Study distinguishes gut microbiome of autistic children
Children with autism spectrum disorder (ASD) appear to have a distinctive and underdeveloped range and volume of gut bacteria, known as the microbiome, that is not linked to their diet, a small study by researchers at The Chinese University of Hong Kong have found and published online in the journal Gut.
Seeing how the incidence of ASD has increased dramatically over the past two decades, and how many children with ASD continue to have difficulty with language or social skills for the rest of their lives, motivated the team to research the impact and role gut microbiota has in ASD in children.
The gut-ASD axis
In the study, the researchers sought to understand if children with autism between the ages of three-six might have a microbiome that differs significantly from that of TD children, which, once understood, might be used to facilitate early treatment.
The team compared the range, volume, and associated functions of bacteria in the stool samples of 128 Chinese children, 64 with an ASD diagnosis and 64 without. Differences were further confirmed in a separate group of 18 children, eight with autism and 10 without.
“Currently, diagnosis is mostly based on physician assessment and subjects may have to wait a long time to see behavioural therapists or psychiatrists for diagnosis,” shares Professor Siew Ng, Medicine and Therapeutics, The Chinese University of Hong Kong, Hong Kong, China. “Given that there are no non-invasive tools or biomarkers relevant to ASD available, we believe identifying non-invasive microbial biomarkers can pave the way for early detection especially in suspected cases.”
The gut microbiota also plays a more important role in other neurodevelopmental disorders such as ADHD.
Neurotransmitter activities and bacteria markers
The study showed that gut microbiome alterations in children with ASD were not associated with diet. “We demonstrated for the first time persistent under-development of gut microbiome in children with ASD compared to their age- and gender-matched TD children,” highlights Ng.
Bacteria associated with neurotransmitter activities were substantially lower in children with ASD. The team also identiﬁed five bacteria markers that differentiate children with ASD from TD children in a discovery cohort and validated the findings in an independent cohort.
“By using these five markers, we were able to develop a prediction algorithm for detection and prediction with 80 per cent sensitivity,” outlines Ng.
The researchers believe there is the potential for the use of stool samples as non-invasive screening for ASD in the future.
The research team, found that Clostridium, Dialister and Coprobacillus were enriched in children with autism while Faecalibacterium was significantly decreased. Several Clostridium species enriched in children with autism closely interacted with each other and formed a connected group.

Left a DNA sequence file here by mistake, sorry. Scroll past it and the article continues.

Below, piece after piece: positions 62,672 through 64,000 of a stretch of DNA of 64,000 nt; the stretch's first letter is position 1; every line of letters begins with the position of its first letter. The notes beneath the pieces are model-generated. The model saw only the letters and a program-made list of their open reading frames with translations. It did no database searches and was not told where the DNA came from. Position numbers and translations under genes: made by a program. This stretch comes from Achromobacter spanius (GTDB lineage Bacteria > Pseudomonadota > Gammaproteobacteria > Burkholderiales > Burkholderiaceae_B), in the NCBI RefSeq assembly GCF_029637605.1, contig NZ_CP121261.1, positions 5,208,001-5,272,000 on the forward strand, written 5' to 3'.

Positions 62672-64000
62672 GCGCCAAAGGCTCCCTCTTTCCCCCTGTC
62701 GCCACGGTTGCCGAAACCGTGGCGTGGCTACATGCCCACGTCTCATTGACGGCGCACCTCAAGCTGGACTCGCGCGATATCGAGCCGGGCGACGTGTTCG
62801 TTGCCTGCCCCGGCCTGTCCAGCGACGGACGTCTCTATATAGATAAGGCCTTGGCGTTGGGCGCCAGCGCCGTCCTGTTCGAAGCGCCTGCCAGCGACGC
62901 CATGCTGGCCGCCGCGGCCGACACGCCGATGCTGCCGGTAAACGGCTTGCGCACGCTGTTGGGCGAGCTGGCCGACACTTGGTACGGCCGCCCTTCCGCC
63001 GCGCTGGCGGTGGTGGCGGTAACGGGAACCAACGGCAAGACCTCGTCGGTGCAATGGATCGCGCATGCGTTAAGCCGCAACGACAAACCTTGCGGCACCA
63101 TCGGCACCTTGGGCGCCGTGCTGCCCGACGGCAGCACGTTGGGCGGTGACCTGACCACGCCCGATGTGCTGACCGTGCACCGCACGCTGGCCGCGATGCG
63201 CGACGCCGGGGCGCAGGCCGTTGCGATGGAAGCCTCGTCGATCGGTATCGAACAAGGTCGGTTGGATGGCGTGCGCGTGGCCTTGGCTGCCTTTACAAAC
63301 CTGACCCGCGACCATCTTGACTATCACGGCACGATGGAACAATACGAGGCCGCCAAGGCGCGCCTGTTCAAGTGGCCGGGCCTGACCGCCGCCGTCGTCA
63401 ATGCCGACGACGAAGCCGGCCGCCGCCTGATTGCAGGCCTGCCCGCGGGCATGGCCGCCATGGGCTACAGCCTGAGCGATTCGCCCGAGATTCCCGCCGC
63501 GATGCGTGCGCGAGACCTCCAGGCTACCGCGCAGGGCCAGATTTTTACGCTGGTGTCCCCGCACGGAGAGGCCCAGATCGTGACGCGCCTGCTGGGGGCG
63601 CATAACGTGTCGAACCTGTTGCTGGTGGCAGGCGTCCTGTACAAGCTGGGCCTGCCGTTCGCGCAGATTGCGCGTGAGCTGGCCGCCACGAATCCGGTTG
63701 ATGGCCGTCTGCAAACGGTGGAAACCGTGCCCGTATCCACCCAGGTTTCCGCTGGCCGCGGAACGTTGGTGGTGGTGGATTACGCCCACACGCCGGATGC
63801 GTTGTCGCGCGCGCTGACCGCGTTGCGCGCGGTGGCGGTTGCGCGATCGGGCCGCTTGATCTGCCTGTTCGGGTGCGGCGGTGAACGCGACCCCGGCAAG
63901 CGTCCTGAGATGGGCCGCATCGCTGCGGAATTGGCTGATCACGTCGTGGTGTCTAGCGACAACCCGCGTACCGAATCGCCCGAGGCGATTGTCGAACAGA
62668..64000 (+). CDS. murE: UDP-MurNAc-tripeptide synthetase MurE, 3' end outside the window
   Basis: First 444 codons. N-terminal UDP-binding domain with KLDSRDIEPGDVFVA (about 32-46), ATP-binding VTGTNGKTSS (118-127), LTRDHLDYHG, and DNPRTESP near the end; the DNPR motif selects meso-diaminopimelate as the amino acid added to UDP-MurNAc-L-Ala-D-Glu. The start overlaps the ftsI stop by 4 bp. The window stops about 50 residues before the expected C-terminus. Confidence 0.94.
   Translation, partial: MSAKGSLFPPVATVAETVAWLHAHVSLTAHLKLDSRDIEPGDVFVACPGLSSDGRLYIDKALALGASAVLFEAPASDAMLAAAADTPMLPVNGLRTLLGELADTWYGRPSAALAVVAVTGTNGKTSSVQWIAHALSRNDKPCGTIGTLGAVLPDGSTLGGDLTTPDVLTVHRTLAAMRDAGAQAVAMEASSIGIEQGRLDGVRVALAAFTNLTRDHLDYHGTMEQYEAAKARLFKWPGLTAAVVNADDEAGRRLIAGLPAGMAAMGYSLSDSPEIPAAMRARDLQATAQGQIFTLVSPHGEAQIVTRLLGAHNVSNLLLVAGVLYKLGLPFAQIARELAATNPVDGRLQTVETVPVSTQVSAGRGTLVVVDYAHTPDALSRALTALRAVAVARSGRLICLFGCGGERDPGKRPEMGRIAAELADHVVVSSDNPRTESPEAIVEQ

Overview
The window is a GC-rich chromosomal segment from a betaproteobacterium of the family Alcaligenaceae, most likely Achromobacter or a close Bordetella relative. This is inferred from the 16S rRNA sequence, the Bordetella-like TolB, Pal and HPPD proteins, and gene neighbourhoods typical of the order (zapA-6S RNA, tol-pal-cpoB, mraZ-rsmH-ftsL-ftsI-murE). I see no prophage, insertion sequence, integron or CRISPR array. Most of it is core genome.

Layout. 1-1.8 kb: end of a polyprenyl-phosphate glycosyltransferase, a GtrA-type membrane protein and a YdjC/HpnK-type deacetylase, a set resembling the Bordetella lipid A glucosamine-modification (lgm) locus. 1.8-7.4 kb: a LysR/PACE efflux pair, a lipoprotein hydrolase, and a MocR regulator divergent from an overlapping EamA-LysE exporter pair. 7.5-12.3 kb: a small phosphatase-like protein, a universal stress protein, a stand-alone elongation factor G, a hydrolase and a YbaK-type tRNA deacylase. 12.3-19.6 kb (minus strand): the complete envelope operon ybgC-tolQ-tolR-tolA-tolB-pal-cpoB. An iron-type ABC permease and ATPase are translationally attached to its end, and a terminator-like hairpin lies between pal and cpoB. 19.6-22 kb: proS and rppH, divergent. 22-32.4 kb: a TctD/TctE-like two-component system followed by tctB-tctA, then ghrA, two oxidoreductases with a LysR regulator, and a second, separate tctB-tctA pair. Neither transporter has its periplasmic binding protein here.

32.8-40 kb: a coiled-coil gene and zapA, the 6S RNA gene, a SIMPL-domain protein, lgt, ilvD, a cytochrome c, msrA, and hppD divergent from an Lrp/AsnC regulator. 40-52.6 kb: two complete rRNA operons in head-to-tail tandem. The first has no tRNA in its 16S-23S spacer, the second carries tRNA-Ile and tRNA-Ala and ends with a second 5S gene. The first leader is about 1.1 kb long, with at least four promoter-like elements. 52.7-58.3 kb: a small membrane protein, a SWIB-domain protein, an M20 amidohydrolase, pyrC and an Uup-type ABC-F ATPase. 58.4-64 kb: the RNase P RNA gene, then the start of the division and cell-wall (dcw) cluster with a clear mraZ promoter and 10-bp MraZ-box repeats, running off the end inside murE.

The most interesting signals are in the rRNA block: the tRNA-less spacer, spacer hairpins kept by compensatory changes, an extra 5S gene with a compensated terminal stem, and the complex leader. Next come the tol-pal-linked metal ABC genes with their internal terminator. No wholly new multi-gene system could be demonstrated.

Clostridia species have been linked with autism via the production of clostridial toxins which can damage the central nervous system. “So the finding here may lead to discovery and targeting of pathogens that connect the brain and gut leading to these symptoms,” notes Ng.
Links with diet and nutrition
Current understanding suggests children with ASD typically have different eating behaviours or habits which might influence the gut microbiota.
“However, in our study, the factors most strongly and independently associated with microbiome composition in the stool samples were age, autism, and weight (BMI)—and diet wasn’t an influential factor,” stresses Ng. “The data suggests that the abnormal gut microbiota seen in ASD is unlikely to be the effect of differences in diet and represent real pathological abnormalities that warrant further investigations for therapeutic targets,” Ng continues.
”Future therapeutics targeting reconstitution of gut microbiota in early life and increasing abundance of neurotransmitter-synthesised bacteria such as Faecalibacterium should also be explored for ASD.”
As this is a study based on the Chinese population and the gut microbiome can vary according to geographical region, Ng highlights: “The associations between gut microbiota development and ASD development should be investigated in other regions and populations.” In addition, apart from bacteria markers, she states that “targeted bacteria metabolites should also be considered in future ASD treatment”.
Wan Y, Zuo T, Xu Z, et al
"Underdevelopment of the gut microbiota and bacteria species as non-invasive markers of prediction in children with autism spectrum disorder"